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From Bernd Fondermann <>
Subject Licensing is not important
Date Tue, 11 Aug 2009 08:33:39 GMT

I'd like to try and maybe provide some insights on the topic of
licensing, dependencies, IP and so on.
The current discussion mainly focuses on licensing, but this is only
one aspect. If including some specificly licensed code is allowed or
not is not always a binary decision. You can have very bad
ASL-licensed code.

At first, a quick example: Two developers, Mathilda and Sven start a
cool open source project A. Sven finds some nifty third party open
source library B which (as code) they include in their own repository.
They make a release, they fix some bugs and their project quickly
gains attraction. Company BigCo uses their product and they are very
happy with it, they even hire Mathilda as a consultant for some time
and release their own product "BigCo DB".
Then, one day, small company Moronz & Sons sues BigCo for patent
infrigement. Oops, library B implemented an algorithm which Moronz &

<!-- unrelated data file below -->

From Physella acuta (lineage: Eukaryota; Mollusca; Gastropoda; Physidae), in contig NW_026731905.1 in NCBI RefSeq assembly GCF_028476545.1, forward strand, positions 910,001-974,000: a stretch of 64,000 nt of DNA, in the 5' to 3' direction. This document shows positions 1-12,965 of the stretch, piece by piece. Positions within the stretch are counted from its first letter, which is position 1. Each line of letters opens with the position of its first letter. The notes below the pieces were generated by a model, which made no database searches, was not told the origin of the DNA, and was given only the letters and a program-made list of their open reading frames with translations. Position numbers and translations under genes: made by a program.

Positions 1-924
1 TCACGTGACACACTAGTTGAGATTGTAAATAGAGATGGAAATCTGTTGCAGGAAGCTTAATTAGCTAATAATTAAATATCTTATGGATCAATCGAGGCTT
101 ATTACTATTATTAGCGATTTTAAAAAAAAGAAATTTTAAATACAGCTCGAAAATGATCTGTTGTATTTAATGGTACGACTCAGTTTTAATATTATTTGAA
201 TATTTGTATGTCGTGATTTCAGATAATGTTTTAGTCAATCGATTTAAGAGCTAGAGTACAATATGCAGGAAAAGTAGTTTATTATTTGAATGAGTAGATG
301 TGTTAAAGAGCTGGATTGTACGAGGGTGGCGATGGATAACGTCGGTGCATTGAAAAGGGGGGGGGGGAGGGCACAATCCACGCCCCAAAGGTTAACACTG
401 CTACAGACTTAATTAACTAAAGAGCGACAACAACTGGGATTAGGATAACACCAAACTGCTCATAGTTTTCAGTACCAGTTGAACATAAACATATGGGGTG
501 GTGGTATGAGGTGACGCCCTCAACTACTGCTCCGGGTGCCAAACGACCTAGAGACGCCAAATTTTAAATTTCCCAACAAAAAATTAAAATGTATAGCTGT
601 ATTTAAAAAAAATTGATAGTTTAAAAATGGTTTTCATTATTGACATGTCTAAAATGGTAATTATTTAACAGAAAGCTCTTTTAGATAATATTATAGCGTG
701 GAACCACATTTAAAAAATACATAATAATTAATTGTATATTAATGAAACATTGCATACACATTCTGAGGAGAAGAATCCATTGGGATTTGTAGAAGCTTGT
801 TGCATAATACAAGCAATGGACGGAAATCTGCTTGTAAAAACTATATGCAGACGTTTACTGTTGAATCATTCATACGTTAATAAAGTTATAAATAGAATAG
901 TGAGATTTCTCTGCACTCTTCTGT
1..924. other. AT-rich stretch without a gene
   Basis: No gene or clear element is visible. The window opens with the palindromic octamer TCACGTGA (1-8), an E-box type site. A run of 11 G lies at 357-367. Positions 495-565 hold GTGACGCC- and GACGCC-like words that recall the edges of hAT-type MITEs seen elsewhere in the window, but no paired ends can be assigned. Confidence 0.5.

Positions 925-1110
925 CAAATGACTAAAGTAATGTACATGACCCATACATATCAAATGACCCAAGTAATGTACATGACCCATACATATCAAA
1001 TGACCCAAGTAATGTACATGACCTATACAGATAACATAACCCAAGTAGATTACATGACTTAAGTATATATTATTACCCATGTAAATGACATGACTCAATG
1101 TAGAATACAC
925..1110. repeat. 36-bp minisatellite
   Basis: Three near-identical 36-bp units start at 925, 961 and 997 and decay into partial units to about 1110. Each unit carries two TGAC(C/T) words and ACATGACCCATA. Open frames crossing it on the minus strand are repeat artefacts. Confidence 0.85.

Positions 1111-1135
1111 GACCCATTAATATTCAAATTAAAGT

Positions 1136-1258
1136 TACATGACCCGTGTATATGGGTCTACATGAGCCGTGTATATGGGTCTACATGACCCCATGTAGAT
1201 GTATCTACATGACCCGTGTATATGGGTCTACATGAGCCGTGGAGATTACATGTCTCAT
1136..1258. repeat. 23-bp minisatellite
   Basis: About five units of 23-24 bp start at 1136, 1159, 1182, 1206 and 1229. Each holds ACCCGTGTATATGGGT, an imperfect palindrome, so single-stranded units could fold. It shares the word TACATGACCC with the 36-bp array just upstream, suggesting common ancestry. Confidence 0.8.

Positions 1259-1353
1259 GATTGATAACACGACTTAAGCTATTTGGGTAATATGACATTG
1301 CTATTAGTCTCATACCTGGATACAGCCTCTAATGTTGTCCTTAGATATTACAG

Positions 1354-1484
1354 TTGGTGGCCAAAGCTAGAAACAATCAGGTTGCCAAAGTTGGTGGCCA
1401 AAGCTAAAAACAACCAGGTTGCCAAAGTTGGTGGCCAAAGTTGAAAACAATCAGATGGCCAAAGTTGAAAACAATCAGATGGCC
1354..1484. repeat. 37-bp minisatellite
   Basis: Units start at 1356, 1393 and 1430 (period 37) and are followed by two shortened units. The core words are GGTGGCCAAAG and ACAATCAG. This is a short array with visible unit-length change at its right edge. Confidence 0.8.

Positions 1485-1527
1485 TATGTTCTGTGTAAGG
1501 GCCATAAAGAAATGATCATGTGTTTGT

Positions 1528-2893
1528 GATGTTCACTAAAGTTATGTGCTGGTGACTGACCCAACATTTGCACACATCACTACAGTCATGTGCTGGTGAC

Sons hold a patent on (or claim some other IP for).
BigCo is no longer so happy and now sues poor developer Mathilda,
because they can. The shit hit the fan. Mathilda is broke after
fighting BigCo, Sven is scared away. Project is dead.

To prevent anything like this, the ASF has put up all these processes
and firewalls like being a foundation, having insurance, having a PMC,
requesting CLAs and code grants, having licensing policies, holding
votes etc. It's for the sole purpose to secure the code we are
developing here to be freely distributed to our users.

Often, these are only seen as tedious, bureaucratic overhead. And
indeed they are. They aren't fun. But they can make you as developers
and your users more relaxed that nothing bad comes out of it.

So I suggest to be double careful. Don't discuss licenses only. Look
at the code. Make sure the stuff you are distributing is your own and
you know it is safe to distribute. Otherwise, back it out, check with
the original developers, re-implement, request code grants etc. That's
the task of the PMC. By +1ing a release you say that all this is
properly checked.

I like CouchDB quite a lot and when I use it I want to be absolutely
sure I'm safe both using it and suggesting it to my customers.



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